Abu Dhabi, UAESunday 27 September 2020

When food security is undermined, so is humankind

Lack of access to sufficient and nutritious food sources severely compromises health, education and employment

Women who fled drought queue for food at a camp for displaced people on the outskirts of the Somali capital Mogadishu. AP
Women who fled drought queue for food at a camp for displaced people on the outskirts of the Somali capital Mogadishu. AP

The United Nations’ recent report, titled The State of Food Security and Nutrition in the World, made for alarming reading. The report, known as Sofi, tracks food security around the world and measures progress towards achieving UN Sustainable Development Goal 2 – namely, achieving zero hunger by the year 2030. Sofi’s findings show how far we are from that point right now. According to the report, 821 million people – or one in nine people – currently face hunger around the world, an increase of 10 million from the previous year. There are two billion people without guaranteed access to food. There is little doubt that eradicating hunger and malnutrition is an extremely challenging mission.

Let’s make no mistake here. This is not just about food consumption and its physiological impact. Accessing food with dignity and respect is a basic human right. Every man, woman and child should have easy and safe access to food at all times. Safe and reliable access to food supplies, the definition of food security, is at the core of many other UN sustainable development goals we hope to achieve by 2030. Food security is a precondition for achieving these as well as many other goals. When food security is undermined, so too are human security and prosperity.

Lack of access to sufficient and nutritious food severely compromises health, education, employment and human security as a whole. When families face hunger, they usually resort to harmful coping mechanisms, such as pulling their children out of school, pushing them into unsafe labour activities, marrying them off at an unreasonably early age and neglecting their health needs and medical care. The effects include loss of opportunity in the future, lack of social integration and the reinforcement of economic and social inequalities.

In the long run, food insecurity can lead to many other dangerous issues that have negative social, political and economic repercussions on communities including radicalisation, extremism, unrest, conflict and displacement.

We reached the moon 50 years ago and dream of what life might be like on Mars, and yet we cannot feed everyone on planet Earth. We must make it a priority to address the underlying causes of hunger and food insecurity first and foremost. That includes tackling issues such as conflict, climate extremes and economic shocks. As Sofi demonstrates, the food crisis last year was driven by a combination of conflicts and climate extremities in countries such as Syria, Yemen, Afghanistan, Nigeria, Chad, the Democratic Republic of Congo and South Sudan. It was also instigated by instability and violence in places such as in Iraq, Palestine and Central African Republic, while climate variations and extremes triggered crises in countries including Madagascar, Mozambique, El Salvador, Honduras and Malawi. The problems were exacerbated by economic slowdown and downturn in many areas of the world.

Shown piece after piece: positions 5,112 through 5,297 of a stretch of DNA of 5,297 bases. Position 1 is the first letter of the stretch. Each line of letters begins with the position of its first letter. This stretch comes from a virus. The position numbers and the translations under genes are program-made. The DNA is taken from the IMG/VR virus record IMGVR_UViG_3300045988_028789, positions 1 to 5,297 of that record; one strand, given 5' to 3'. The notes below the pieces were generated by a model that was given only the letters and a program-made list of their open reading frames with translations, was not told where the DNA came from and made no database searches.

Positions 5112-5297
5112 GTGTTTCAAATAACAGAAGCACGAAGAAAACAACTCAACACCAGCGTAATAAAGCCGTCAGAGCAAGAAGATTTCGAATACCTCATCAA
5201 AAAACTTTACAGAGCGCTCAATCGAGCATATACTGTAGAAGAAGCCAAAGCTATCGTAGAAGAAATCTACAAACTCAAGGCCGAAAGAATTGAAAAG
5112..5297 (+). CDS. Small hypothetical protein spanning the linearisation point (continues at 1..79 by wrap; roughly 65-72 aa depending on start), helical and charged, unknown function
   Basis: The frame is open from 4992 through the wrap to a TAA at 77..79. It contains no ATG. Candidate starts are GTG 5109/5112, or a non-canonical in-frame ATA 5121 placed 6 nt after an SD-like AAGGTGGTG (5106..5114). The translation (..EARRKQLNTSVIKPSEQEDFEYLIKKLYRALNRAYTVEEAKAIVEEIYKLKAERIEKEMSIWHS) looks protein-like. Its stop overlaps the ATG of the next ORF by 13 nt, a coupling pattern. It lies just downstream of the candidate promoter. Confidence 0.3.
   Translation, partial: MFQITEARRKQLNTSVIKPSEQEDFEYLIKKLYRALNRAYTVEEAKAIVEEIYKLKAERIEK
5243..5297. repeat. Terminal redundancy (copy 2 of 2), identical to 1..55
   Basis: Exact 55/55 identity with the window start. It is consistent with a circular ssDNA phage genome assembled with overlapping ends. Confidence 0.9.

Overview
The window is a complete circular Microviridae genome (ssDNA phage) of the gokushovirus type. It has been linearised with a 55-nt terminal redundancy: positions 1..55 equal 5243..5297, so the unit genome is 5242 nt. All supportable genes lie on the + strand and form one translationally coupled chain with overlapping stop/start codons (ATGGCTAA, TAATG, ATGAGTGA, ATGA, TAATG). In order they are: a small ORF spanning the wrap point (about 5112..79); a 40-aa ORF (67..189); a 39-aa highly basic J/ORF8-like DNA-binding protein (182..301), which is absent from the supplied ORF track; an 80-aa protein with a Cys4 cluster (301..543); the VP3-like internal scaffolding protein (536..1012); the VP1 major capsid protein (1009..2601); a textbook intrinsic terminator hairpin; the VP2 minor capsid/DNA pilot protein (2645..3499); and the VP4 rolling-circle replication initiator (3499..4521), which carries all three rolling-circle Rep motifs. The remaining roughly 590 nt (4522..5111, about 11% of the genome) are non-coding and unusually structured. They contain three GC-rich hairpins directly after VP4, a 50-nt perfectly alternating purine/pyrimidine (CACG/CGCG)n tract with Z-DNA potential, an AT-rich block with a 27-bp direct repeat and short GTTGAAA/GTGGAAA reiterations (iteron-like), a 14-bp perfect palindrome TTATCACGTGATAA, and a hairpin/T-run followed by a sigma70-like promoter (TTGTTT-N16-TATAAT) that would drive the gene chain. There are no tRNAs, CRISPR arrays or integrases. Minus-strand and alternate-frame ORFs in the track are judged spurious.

When families face hunger they resort to harmful coping mechanisms: pulling children out of school, pushing them into unsafe labour, marrying them off at an early age

What should be done to address the alarming food insecurity situation now facing the world? The World Food Programme (WFP), the world’s leading humanitarian organisation fighting hunger, is working – along with its sister UN agencies, governments and non-government organisations – to break the cycle of conflict and climate degradation that is threatening food security and other development gains. But effective and lasting solutions require more than that. There is an urgent need for wider and deeper partnerships that make full use of global policy platforms. There is also a need to commit to massive investment in disaster-risk reduction and climate adaptation mechanisms to enhance livelihoods and boost resilience. Governments also need to implement adequate remedial social protection programmes and structural transformations that are inclusive and help the poor and that integrate food security and nutrition concerns into efforts to reduce poverty and gender inequality.

It is unfortunate that in a world where we produce more than four billion tons of food, close to 40 per cent of it never reaches those who need it. Between 30 and 50 per cent of the food produced globally is either lost or wasted on its journey from field to fork. If food loss and waste is addressed properly, many hunger and food insecurity problems would be solved and a huge number of related challenges overcome. To achieve that, we should change the way we deal with food availability. If food is distributed in a just and equitable way, and if food loss and waste is minimised or eliminated, there will be major improvements to food availability and security.

Food security is at the core of the global drive for a better, safer, more equitable and more sustainable future. We need to work together to fight climate change, enable peace and eliminate the challenges that obstruct us from achieving our zero hunger target by 2030. Meanwhile governments should make active efforts to invest wisely during periods of economic boom so as to reduce the great levels of economic vulnerability and inequality that plague us today.

Mageed Yahia is director of the World Food Programme in the UAE and representative to the GCC region

Updated: August 13, 2019 06:09 PM

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